While progressives like to scoff at listening to some men from over 200 years ago as being "outdated", they display their own lack of wisdom and depth.  The Founding Fathers all witnessed tyranny firsthand.  They had no luxury of a constitution to save their hides.  They saw how someone with too much power can be corrupted.  Not only did they see this, but they even saw into ways that governments have usurped power in the past.  They saw how someone with absolute power could shape the law of the land to their liking and discard whatever was already established (aka fitting the law to 'modern' times) .   They knew the dangers that created.  They were far far more close to the face of tyranny than any progressive in today's time has been.  To say that because their time was 200 years ago that they could not understand the hearts and minds of men two centuries later is ridiculous.  Human nature is pretty constant.  So while our economic landscape and culture has drastically changed, the very thing the Constitution protects against has not:  the nature of people to want power so they can shape society the way they think is best.  That is a constant that will never change.

The Constitution was made hard to change precisely because it limits the power of one or a handful of individuals.  Remember one of the ways those in power acquire more power is by changing the rules of the game.  Look at what Morsi is doing over in Egypt.  He's trying to change the rules of the game to grant himself more power.  It's not going very well for him, but nonetheless he made the predictable power grab many of us saw coming.  So the Founding Fathers made changing the rules very difficult on purpose.  Essentially, over 2/3 of the people (represented in congress) must agree to the change which means that the country really really wants it.  If it doesn't get that majority, then guess what? The country evidently doesn't want it enough.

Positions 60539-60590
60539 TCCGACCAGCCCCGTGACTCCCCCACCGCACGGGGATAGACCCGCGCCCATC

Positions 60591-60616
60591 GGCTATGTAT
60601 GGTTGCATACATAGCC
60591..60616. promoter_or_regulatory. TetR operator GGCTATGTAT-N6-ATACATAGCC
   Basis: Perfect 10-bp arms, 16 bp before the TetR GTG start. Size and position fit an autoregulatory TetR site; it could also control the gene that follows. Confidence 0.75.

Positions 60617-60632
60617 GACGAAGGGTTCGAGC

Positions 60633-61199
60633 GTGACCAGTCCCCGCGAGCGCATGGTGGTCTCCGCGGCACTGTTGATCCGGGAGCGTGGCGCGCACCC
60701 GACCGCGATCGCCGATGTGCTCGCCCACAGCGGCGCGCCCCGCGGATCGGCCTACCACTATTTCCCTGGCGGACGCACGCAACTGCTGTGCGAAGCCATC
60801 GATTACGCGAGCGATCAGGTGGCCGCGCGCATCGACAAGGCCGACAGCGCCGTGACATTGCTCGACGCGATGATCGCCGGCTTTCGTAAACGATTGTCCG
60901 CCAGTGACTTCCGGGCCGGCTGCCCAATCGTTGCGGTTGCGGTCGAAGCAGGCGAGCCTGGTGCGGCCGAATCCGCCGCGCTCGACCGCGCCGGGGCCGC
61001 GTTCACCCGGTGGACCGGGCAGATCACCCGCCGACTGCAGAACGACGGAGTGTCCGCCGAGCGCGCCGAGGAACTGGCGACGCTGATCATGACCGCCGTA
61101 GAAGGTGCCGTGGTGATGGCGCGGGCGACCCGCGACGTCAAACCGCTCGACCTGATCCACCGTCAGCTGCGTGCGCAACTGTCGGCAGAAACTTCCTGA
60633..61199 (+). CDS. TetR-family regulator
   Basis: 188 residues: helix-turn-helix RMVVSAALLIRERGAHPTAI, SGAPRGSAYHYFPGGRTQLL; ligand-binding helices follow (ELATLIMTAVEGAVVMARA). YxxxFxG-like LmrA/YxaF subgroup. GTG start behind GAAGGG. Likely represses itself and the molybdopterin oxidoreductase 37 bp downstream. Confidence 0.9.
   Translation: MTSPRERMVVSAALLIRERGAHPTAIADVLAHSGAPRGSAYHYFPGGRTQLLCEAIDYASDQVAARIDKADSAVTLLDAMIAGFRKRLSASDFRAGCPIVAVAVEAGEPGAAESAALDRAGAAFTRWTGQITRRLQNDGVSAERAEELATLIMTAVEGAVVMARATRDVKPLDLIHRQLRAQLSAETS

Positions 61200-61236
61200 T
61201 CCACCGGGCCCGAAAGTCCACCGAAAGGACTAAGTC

And  Instead of the Constitution being "outdated", it should be seen as the sterling example of getting it right that it is by withstanding the test of time for over 200 years.  No it is not perfect by any means as can be seen by the 27 Amendments that have been made to it.  But while the document itself is not perfect, I fully believe the system in place for changing it is as close to perfect as it gets.  If the people want it, there'll be resounding support for the change.  If it's too controversial, then it's shot down like it should.   In other words, the Constitution is indeed a living, evolving document. It just doesn't evolve fast enough for progressivism's liking - which is a good thing.

Maybe one day we'll become a socialist state.  But as long as that's done by the books (aka following the Constitution), then it can be seen as what Americans legitimately (and stupidly in this case) want.  But until that day, everyone should be wary of the people that whine about how the rules are too harsh and desperately wish they can change them more easily.  Those are the people everyone should be concerned about.